Infected wood, soon to be carpeted in white fungus
File this under “news luthiers can use”: A Swiss materials scientist reports that siccing certain species of fungi on wood intended to be made into violins can result in instruments with superior sound quality, purportedly as lovely as that of a Stradivarius.
The healthy little brown bats roosting close to the bat
with white-nose syndrome risk infection with the fungus
The deadly fungus that causes white-nose syndrome is sweeping through North American bat populations, and little brown bats are adapting their behavior to avoid it. Although these bats typically clump together in large groups, they are now spreading out to roost separately, a change in behavior that may be helping the bat populations rebound. So what does a bat-killing fungus have to do with human prejudice? The bats’ trick of splitting up to survive contagion may also have led humans to divide into tribes and respond hostilely to members of different, potentially diseased groups.
In a post on Scientific American’s Guest Blog, biologist Rob Dunn writes about the link between infectious diseases and human prejudice.
A rare but potentially life-threatening tropical fungus is spreading through the Pacific Northwest, researchers have reported.
The culprit is a new strain of the Cryptococcus gatti fungus, and is known to have been lethal in 25 percent of the reported human infections. C. gatti usually only infects transplant and AIDS patients and people with otherwise compromised immune systems, but the new strain is genetically different, the researchers said. “This novel fungus is worrisome because it appears to be a threat to otherwise healthy people” [Reuters], says lead researcher Edmond Byrnes.
However, scientists aren’t sounding a public health alert because the death toll is still very small–in the United States, five of the 21 people who contracted the fungus in the have died.
The new strain of the C. gatti fungus has been found in both humans and animals like cats, dogs, and sheep, researchers write in the journal PLoS Pathogens. Because its such a rare infection, researchers warn that physicians could potentially miss diagnosing it.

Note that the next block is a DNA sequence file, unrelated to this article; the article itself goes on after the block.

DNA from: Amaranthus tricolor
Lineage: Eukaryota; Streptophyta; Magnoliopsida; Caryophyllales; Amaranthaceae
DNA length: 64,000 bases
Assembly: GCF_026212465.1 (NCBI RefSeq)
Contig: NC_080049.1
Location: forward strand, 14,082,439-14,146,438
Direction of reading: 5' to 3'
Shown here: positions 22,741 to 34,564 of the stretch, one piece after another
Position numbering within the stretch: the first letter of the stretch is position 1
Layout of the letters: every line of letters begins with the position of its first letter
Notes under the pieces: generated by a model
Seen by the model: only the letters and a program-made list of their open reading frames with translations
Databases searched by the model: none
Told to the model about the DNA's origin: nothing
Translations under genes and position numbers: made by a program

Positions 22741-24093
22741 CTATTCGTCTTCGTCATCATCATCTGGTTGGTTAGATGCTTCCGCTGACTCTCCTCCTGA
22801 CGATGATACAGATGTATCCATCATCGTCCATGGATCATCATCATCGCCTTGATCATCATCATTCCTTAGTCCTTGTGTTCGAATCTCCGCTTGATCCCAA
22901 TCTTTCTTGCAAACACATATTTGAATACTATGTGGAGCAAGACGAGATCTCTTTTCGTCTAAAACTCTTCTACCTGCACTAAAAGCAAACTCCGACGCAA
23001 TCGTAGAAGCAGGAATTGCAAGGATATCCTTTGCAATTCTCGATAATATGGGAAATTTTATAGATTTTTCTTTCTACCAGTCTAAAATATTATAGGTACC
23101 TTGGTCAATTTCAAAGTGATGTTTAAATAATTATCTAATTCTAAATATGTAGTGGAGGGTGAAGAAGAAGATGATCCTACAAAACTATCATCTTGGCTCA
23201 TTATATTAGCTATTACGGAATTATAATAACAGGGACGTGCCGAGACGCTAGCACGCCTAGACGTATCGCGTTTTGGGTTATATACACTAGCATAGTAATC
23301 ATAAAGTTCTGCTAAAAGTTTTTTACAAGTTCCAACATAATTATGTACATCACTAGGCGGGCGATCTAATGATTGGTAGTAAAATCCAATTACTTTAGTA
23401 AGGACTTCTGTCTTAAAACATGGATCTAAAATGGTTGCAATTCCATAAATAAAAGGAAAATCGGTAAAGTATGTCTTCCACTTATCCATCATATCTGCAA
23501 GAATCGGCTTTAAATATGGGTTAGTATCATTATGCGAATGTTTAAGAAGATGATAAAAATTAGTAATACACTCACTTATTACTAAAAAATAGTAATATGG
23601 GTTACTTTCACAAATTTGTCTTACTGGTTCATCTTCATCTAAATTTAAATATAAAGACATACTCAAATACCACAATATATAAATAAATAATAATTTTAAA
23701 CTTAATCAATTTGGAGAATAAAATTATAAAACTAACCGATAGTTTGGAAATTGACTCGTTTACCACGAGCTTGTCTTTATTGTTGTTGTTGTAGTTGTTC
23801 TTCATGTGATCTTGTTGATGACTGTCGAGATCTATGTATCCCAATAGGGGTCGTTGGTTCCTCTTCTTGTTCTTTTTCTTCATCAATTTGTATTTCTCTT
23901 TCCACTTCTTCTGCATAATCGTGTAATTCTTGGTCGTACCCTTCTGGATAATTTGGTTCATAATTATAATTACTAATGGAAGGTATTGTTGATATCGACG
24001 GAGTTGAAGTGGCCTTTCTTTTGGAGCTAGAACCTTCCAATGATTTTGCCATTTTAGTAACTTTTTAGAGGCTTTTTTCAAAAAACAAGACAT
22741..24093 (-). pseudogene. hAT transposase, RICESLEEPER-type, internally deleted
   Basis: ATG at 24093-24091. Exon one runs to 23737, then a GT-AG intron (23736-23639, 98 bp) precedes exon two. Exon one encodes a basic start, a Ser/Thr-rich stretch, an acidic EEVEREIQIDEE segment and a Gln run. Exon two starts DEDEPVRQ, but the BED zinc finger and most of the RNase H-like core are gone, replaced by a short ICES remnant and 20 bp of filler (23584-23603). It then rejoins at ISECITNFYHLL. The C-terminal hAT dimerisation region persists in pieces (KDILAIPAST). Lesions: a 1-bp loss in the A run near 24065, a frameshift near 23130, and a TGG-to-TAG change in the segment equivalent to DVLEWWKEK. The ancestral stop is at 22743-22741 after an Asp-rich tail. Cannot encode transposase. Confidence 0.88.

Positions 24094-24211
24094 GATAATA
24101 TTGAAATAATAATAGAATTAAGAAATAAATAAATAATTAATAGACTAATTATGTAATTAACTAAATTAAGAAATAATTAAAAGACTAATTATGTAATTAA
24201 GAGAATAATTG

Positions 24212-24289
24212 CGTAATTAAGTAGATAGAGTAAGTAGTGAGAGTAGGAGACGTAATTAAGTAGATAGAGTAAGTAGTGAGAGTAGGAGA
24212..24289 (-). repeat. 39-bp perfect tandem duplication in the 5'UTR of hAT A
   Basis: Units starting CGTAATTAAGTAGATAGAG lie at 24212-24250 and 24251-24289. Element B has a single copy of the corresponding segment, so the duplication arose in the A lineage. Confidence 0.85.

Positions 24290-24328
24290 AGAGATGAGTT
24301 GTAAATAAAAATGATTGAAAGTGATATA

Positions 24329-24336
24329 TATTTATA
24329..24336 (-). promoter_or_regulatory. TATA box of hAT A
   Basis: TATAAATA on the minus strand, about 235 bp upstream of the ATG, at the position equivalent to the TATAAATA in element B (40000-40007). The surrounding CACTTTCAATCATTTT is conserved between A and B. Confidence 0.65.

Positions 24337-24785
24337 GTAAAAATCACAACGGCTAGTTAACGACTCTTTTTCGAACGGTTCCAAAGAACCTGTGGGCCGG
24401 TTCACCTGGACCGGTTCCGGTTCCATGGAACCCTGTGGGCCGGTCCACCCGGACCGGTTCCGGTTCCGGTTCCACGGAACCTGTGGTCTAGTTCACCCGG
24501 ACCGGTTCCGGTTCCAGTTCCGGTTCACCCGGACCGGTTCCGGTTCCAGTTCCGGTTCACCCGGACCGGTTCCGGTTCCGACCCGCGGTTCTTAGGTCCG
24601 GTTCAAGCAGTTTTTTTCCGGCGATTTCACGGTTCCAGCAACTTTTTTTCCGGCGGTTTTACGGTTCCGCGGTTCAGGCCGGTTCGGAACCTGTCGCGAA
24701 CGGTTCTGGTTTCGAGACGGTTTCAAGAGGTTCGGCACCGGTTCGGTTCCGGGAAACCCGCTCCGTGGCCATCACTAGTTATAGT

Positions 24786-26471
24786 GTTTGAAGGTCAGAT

The chytrid skin fungus is killing frogs around the world, and researchers worry that it is already driving some species to extinction–but until now, no one understood how the fungus killed. Now, new research shows that the fungus disrupts the flow of nutrients through the frogs’ skin, ultimately leading to cardiac arrest.
In the study, which will be published tomorrow in Science, the scientists found that the fungus interferes with the frogs’ ability to absorb electrolytes, the electrically conducive molecules that are vital for muscle and nerve function. Diseased green tree frogs had dramatically lower levels of potassium and sodium in their blood and urine. Says study coautor Wyatt Voyles: “It’s a failure of the electrical system, leading to mechanical failure. If you don’t have a normal electrical system pacing the heart, it won’t pump blood” [Wired.com].
Further experiments confirmed that the electrolyte imbalance led to a heart shutdown. The scientists took electrocardiogram recordings of the frogs’ hearts in the hours before death; and found changes to the rhythm culminating in arrest. Drugs that restore electrolyte balance brought the animals a few hours or days of better health, some showing enough vigour to climb out of their bowls of water; but all died in the end [BBC News]. Researchers’ next task will be to determine exactly how the fungus interferes with the electrolyte absorption: it could be a result of cell damage in the skin, or a toxin produced by the fungus.
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Image: Jamie Voyles, Alex Hyatt, and Frank Fillipi